BRIEF DESCRIPTION OF THE DRAWINGS

[0033] The above and other aspects, features and advantages of the invention will become more readily apparent from the following description, reference being made to the accompanying drawings in which:

[0034] FIG. 1 is a front view of an embodiment of a controlling system in accordance with the principles of the present invention.

[0035] FIG. 2 is a right side view of the controlling system of FIG. 1.

[0036] FIG. 3 is a left side view of the controlling system of FIG. 1.

[0037] FIG. 4 is a schematic view of the components of the controlling system of FIG. 1.

[0038] FIG. 5 is a schematic view of the controlling system of FIG. 1 in relation with the infrastructure of an underground mine.

[0039] FIGS. 6A to 6C are front views of embodiments of extension plates in accordance with the principles of the present invention

[0040] FIG. 7 is a schematic view of an exemplary installation of an embodiment of a controlling system in accordance with the principle of the present invention.

[0041] FIG. 8 is a schematic view of an exemplary installation of an embodiment of a controlling system with Variable Frequency Drives.

DETAILED DESCRIPTION OF THE PREFERRED EMBODIMENT

[0042] A novel modular controlling system for mining and other equipment will be described hereinafter. Although the invention is described in terms of specific illustrative embodiments, it is to be understood that the embodiments described herein are by way of example only and that the scope of the invention is not intended to be limited thereby.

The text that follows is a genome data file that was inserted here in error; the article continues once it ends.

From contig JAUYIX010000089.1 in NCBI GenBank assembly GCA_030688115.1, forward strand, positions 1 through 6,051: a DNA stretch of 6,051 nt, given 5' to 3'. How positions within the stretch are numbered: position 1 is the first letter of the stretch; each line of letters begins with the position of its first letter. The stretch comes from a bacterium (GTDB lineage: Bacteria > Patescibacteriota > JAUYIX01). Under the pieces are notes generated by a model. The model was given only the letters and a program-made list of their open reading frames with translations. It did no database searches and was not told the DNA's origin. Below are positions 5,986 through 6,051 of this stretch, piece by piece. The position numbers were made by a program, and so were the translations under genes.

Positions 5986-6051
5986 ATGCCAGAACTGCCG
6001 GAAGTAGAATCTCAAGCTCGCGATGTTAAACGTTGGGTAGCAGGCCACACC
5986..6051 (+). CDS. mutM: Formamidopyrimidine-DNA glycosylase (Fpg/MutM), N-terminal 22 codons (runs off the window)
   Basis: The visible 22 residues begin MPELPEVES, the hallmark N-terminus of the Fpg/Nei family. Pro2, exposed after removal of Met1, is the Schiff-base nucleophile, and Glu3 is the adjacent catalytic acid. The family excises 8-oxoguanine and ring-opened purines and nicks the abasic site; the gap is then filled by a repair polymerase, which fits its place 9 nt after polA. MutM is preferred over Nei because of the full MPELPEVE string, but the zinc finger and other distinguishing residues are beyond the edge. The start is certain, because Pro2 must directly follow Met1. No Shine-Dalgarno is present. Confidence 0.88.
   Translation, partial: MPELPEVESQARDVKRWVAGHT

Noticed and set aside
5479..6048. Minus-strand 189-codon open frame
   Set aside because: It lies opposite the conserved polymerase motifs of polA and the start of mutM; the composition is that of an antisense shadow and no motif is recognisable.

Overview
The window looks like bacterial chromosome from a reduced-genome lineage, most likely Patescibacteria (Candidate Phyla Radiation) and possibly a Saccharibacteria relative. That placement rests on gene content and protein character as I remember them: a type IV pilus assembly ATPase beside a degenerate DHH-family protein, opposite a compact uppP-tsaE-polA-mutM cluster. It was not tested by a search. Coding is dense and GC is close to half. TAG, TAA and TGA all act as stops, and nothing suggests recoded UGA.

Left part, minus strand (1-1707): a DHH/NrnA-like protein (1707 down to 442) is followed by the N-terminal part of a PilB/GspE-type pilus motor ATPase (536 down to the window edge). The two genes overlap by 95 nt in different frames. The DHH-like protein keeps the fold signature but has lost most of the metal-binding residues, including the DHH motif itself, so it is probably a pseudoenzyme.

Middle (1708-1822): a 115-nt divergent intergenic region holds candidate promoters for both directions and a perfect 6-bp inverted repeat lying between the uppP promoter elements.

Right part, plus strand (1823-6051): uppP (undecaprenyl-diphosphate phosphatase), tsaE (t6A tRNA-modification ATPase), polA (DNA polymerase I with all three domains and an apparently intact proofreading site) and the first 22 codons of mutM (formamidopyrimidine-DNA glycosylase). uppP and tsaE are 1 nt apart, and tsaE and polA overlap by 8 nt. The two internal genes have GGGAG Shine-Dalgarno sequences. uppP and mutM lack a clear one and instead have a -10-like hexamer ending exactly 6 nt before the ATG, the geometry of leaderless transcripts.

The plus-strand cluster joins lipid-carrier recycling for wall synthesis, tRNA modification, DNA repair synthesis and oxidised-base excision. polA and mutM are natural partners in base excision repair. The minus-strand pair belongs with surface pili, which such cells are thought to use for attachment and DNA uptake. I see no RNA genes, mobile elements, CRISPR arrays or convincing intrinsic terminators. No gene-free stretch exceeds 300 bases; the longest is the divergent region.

[0043] Referring first to FIGS. 1 to 3, an embodiment of a modular controlling system is shown at 10. The controlling system 10 comprises a cabinet 100 that provides physical and environmental protection for the components 200 (see FIG. 4) of the system 10. The modular controlling system 10 is generally configured to be deployed in an underground mine or other complex environment and connected to various equipment such as fans, dampers, regulators, sensors, etc. 410 and 420 (see FIG. 5) to control and/or interface these equipment. The modular controlling system 10 is also generally configured to be connected to a wired or wireless communication network deployed in the mine or other complex environment to receive new or updated control instructions and/or operating parameters from the main controller 430 of the operation center (not shown) and to transmit equipment operation data and environmental data back to the main controller 430 (see FIG. 5).

[0044] The cabinet 100 generally comprises an enclosure 110 and an access door 120 and peripheral connections to equipment and/or sensors mounted thereto. In the present embodiment, the cabinet 100 is generally made of metallic material (e.g.

[0045] stainless steel) such as to sustain the harsh environment of an underground mine or other complex environment. In that sense, when closed, the door 120 generally forms a tight seal with the enclosure 110 to prevent dust or other contaminants from entering the cabinet 100. The provided tight seal is of NEMA4 type.